Quick Start: Fire Behavior Animation

The Fire Behavior panels display various outputs from the BEHAVE fire spread equations. All of the fire behavior panels are dynamic.  That is, any change in time, location, wind, fuel model, moisture, air temperature or humidity will be reflected immediately in the following panels.

Prerequisite: Analyze the Fireground

See the Fireground Analysis page.

Step 1: Animate the Fireground

1. Choose Analysis > Animate Fireground.

The fireground sector is now animated with the dynamic fire paths.  The Haul Chart and Fuel Flammability graphs will show you the fire behavior for the selected hour.  The hour is controlled by the slider and play/pause buttons in the Dashboard.

Step 2: Control the Animation

Use the Play/Pause buttons and the slider to control the selected hour.  Note: The Stop button only stops the clock, not the fire path animation.  Click the Analysis > Cancel Animation button to stop the fire path animation.

Direction of Max Fire Spread

Figure 13. Fire Spread tab

This dynamic panel shows the direction of maximum spread and the flame length.  Wind is often a dominating force, but note that when the wind speed is low,  the terrain's aspect and slope exert a greater influence.

Experiment with various wind directions and speeds on different terrain aspects and slopes to better understand this relationship.

Fuel Flammability

Fire Behavior Fuel Flammability Graph
Figure 14. Fuel Characteristics tab showing fuel versus air temperatures

This dynamic panel shows the computed fuel temperature and air temperature at the current location. This chart reflects the solar preheating of fuel and responds to changes in location.

A precept of the Campbell Prediction System method is that firefighters should recognize when fuel is, or will be, at its peak temperature. Experiment with changes in the terrain aspect to see when the hours of peak fuel temperature occur.

Haul Chart

Fire Behavior Haul Chart
Figure 15. Haul Chart

The Haul Chart is a recognizable fire behavior diagram in wildland firefighting. The Haul Chart was so named because it infers the relative intensity of the fire behavior through graphical representations of firefighters working (haul firefighters), equipment working (haul equipment), trees torching (haul retardant), and crown fire (haul everybody to safety). Since fireline intensity and flame length are directly proportional (Byram, 1959), the larger one gets the larger the other gets. And since we can visually assess the flame length, the Haul Chart is an excellent tool for measuring the safety and effectiveness of various fireline resources.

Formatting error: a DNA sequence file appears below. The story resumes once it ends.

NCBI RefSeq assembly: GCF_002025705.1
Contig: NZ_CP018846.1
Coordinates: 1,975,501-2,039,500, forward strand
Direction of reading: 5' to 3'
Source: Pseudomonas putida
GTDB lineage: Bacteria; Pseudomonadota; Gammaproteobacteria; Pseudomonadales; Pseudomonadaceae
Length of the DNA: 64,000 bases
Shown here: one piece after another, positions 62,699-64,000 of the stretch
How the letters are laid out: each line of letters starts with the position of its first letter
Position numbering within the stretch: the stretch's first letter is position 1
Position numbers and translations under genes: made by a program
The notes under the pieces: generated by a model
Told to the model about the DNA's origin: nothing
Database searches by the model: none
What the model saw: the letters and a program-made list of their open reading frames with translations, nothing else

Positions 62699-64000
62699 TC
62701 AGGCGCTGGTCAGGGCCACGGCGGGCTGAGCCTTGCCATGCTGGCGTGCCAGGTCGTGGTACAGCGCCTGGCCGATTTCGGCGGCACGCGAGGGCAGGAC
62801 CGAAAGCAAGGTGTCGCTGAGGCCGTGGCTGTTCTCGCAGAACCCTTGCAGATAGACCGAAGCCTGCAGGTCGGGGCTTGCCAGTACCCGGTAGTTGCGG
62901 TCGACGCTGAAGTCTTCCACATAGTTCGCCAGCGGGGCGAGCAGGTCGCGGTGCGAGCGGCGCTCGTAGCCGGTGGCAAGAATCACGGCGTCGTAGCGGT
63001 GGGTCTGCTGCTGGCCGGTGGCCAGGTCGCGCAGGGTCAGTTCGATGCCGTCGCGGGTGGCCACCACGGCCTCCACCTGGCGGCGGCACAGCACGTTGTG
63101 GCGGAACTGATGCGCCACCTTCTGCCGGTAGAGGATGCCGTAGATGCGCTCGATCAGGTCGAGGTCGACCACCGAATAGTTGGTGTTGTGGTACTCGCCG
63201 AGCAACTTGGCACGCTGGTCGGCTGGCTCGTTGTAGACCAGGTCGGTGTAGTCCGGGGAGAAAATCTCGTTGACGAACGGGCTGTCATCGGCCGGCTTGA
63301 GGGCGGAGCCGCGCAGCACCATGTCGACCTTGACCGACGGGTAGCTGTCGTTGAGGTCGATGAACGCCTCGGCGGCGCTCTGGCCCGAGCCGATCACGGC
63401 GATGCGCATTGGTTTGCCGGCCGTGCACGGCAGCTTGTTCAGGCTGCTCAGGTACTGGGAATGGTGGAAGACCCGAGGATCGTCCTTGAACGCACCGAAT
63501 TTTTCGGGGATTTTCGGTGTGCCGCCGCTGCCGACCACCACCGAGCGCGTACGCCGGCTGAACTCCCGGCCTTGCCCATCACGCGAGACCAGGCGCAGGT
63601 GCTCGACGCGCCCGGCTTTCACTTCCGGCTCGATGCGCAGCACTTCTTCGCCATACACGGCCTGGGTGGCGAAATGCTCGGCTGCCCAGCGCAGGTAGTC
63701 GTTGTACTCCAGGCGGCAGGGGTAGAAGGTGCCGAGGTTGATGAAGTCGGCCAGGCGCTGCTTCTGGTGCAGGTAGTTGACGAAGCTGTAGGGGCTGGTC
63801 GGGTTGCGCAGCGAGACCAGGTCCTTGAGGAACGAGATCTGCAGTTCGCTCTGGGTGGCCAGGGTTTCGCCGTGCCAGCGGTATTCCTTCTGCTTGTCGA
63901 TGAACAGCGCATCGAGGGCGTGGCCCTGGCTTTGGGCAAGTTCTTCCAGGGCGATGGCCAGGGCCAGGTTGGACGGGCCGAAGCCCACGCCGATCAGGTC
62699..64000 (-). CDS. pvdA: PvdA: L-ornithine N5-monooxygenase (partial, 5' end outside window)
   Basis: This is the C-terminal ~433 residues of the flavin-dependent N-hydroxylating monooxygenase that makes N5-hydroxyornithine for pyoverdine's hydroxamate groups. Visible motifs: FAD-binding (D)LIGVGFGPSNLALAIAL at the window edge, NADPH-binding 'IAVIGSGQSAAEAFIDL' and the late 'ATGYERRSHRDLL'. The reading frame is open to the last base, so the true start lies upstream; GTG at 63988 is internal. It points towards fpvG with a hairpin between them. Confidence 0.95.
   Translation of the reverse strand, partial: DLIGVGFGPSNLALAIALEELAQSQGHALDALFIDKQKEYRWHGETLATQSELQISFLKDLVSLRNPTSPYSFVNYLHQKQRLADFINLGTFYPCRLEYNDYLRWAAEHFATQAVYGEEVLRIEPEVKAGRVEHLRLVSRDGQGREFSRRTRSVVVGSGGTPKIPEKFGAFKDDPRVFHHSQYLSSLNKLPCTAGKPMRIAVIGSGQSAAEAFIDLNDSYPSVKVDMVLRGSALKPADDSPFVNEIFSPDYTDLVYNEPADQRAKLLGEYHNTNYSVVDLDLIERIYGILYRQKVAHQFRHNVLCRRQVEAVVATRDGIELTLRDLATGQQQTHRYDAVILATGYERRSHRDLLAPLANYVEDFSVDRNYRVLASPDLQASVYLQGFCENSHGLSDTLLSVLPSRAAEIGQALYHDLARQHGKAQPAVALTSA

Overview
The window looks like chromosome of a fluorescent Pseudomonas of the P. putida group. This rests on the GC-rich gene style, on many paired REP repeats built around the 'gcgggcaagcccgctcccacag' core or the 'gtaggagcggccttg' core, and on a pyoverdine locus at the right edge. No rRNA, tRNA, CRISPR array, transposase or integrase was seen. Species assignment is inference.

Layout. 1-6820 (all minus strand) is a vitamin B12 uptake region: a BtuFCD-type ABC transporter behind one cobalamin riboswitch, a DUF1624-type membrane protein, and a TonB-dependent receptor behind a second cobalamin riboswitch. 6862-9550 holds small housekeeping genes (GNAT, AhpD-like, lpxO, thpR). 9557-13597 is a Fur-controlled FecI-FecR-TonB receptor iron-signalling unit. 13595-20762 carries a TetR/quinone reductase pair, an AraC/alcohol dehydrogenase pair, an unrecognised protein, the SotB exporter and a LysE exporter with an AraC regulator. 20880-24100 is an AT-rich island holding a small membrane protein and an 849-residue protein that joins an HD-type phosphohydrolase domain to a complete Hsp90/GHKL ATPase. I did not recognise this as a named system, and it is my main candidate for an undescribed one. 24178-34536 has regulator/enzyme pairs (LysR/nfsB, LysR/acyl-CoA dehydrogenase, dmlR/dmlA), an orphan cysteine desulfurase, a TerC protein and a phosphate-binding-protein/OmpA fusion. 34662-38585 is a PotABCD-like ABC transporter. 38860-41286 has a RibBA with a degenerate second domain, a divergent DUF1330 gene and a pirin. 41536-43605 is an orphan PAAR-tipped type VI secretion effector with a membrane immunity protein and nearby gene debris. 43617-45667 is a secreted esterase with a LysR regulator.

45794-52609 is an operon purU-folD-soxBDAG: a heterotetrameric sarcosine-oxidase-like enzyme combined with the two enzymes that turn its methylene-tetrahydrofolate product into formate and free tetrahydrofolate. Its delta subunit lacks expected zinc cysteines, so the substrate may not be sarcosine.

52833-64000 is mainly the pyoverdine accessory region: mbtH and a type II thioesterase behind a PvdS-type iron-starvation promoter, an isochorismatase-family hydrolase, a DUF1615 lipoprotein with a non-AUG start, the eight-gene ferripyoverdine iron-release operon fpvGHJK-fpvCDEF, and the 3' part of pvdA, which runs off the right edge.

Haul Chart Interpretations

The fireline interpretations of the Haul Chart are as follows: Figure 15. Haul Chart Interpretations (from Fireline Handbook, Appendix B.)

0-4 0-100 Persons using handtools can generally attack fires at the head or flanks. Handline should hold the fire.
4-8 100-500 Fires are too intense for direct attack on the head by persons using handtools. Handline can not be relied on to hold fire. Equipment such as dozers, engines, and retardant aircraft can be effective.
8-11 500-1,000 Fires may present serious control problems such as torching, crowning, and spotting. Control efforts at the head of the fire will probably be ineffective.
11+ 1000+ Crowning, spotting, and major runs are common, control efforts at the head of the fire are ineffective.

LOW 0-1 Fire will burn and will spread however it presents very little resistance to control and direct attack with firefighters is possible
MODERATE 1-3 Fire spreads rapidly presenting moderate resistance to control but can be countered with direct attack by firefighters
ACTIVE 3-7 Fire spreads very rapidly presenting substantial resistance to control. Direct attack with firefighters must be supplemented with equipment and/or air support.
VERY ACTIVE 7-15 Fire spreads very rapidly presenting extreme resistance to control. Indirect attack may be effective. Safety of firefighters in the area becomes a concern.
EXTREME >15 Fire spreads very rapidly presenting extreme resistance to control. Any form of attack will probably not be effective. Safety of firefighters in the area is of critical concern.